Importantly, given that OBOR’s strategic nodes cross in and around the Middle East and Iran, the emerging relationships will take on security dimensions. Combined with the rise of China’s Asian Infrastructure and Investment Bank (AIIB), the multilateral ties emerging will focus increasingly on the safety and security of the economic interests and investments of all countries, including the GCC states. The United Arab Emirates, in particular, embraces the AIIB and its objectives given that Abu Dhabi is a founding member of the group. The Shanghai Cooperation Organization (SCO) is also a factor. If the SCO upgrades Iran from observer to member status, then the calculus may change as Beijing, and by extension Moscow, will arrive at the Gulf through a Persian doorway. Remarkably, all of this activity plays into current GCC sensibilities.
The Military Dimension and the Rise of Economic Interplay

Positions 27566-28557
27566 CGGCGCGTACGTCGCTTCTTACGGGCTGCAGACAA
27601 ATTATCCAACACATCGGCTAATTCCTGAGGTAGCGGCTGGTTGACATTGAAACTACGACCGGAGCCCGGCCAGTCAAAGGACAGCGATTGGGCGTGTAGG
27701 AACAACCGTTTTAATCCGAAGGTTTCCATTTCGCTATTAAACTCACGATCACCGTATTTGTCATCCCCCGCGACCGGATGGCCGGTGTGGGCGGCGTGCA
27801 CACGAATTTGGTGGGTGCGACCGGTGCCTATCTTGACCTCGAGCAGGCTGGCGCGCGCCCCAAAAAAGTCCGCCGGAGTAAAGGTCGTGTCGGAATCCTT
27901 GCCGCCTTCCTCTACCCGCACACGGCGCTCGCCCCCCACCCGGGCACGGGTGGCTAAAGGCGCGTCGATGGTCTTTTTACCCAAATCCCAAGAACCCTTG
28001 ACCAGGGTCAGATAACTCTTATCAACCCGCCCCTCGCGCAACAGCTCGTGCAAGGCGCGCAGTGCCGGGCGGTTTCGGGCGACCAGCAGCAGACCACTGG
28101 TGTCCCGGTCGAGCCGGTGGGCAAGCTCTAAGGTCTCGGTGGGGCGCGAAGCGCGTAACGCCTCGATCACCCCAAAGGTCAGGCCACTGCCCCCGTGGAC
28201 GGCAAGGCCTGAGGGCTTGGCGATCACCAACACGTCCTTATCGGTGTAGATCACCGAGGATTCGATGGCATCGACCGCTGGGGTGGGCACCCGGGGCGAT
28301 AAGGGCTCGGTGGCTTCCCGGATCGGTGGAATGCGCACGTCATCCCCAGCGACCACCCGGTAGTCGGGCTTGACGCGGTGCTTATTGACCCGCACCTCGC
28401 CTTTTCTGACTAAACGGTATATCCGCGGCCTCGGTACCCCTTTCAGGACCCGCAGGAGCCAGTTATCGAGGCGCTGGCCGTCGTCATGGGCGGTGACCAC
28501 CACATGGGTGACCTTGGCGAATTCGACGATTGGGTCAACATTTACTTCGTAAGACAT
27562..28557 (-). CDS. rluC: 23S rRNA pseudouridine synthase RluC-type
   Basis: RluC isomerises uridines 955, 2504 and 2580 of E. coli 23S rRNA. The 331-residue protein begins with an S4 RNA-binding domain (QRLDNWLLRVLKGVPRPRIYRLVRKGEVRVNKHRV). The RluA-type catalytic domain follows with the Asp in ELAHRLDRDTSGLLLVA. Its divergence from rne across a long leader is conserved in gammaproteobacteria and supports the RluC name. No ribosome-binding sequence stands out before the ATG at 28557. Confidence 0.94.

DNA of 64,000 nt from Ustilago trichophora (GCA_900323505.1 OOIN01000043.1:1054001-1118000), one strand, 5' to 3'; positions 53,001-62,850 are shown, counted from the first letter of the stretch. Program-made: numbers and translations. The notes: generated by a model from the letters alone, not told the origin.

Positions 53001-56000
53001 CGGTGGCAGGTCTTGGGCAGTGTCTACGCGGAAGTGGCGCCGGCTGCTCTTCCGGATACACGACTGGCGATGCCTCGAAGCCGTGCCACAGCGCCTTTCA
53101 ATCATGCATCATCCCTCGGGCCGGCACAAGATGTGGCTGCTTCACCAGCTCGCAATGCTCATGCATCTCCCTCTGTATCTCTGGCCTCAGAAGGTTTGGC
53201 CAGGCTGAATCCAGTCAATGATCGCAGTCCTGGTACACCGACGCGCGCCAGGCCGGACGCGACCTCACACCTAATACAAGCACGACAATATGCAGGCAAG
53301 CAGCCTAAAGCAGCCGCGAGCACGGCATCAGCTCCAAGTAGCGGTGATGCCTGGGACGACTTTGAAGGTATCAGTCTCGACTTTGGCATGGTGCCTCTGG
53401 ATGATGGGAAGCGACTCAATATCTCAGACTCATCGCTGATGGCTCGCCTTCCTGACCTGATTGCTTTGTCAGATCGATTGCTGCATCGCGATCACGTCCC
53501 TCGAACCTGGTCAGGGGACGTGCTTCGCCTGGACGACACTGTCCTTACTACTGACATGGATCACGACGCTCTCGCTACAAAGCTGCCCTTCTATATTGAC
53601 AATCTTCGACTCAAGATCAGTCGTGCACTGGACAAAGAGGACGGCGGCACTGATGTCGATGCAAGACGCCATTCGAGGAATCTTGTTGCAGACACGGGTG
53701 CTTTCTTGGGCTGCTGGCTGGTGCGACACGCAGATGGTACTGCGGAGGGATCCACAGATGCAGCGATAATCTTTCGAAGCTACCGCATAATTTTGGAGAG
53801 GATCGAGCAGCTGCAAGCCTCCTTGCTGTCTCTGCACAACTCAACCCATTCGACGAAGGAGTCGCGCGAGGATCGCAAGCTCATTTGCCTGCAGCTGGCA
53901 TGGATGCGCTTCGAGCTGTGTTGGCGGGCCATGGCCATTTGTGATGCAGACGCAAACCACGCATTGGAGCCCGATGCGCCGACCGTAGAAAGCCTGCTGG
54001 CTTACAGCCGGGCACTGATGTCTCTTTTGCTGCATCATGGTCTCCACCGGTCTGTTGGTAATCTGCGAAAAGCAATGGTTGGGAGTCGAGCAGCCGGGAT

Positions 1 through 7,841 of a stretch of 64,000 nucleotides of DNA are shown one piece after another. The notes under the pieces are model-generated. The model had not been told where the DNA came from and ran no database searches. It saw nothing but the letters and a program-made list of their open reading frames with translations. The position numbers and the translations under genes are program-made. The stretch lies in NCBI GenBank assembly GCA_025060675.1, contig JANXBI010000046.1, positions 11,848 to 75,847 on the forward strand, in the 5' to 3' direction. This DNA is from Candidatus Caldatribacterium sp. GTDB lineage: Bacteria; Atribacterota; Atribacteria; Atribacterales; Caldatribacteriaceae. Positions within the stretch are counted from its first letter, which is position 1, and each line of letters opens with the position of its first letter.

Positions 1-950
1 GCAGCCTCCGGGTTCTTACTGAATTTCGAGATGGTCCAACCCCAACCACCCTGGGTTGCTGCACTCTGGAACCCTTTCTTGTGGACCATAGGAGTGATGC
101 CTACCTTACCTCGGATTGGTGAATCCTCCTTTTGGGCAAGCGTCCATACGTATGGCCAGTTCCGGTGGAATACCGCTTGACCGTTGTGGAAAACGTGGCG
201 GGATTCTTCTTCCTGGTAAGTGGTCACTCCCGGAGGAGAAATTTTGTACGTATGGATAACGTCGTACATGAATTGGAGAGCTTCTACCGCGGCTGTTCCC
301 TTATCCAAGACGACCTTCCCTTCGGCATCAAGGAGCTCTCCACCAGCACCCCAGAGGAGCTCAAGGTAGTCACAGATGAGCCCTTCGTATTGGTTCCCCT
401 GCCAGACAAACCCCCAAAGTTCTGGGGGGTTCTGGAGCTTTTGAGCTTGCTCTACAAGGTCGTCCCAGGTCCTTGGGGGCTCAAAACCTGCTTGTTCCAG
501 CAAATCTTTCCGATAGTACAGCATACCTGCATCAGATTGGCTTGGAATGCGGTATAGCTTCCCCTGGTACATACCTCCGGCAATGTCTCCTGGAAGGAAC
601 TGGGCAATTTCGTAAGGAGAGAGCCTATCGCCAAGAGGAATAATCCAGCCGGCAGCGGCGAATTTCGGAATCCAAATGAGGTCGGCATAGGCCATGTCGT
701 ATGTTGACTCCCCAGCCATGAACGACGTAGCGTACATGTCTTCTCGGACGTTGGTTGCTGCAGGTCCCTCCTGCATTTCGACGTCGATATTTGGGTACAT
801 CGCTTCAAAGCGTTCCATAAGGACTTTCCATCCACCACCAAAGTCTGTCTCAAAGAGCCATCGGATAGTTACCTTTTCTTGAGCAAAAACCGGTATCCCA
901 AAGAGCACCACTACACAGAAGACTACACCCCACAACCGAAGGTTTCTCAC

GCC states have long had a problem with the close relations between Beijing and Tehran. While China and Iran first established diplomatic ties in 1971, before the bulk of the Gulf states existed in their current form, the UAE established diplomatic relations with China in 1984, Qatar in 1988, and Bahrain in 1989. Saudi Arabia was the last among the GCC states to establish formal ties with China in 1990 in the wake of the Iran-Iraq War and on the cusp of Iraq’s invasion of Kuwait.At first, the GCC states, were, to be blunt, suspicious of China’s intentions in Iran, particularly as Chinese-Iranian ties grew across several fields, including arms technology and energy. The GCC states also saw early on that Chinese engineers were building bridges, dams, railroads and tunnels throughout Iran, including the Tehran metro. Why, they clamored privately to the United States and Europe, was China helping their enemy in such a manner?  That thinking appeared to be the mantra of the day. According to a retired GCC official, “The Chinese relationship with the Islamic Republic 30 years ago was seen as a major shift and threat to us. But the GCC saw a requirement to engage, which is our historical norm.” The GCC began to warm up to Beijing not only out of economic interests, but also militarily as the Gulf states’ approach to China has gradually shifted from alarm to embrace over the past three decades.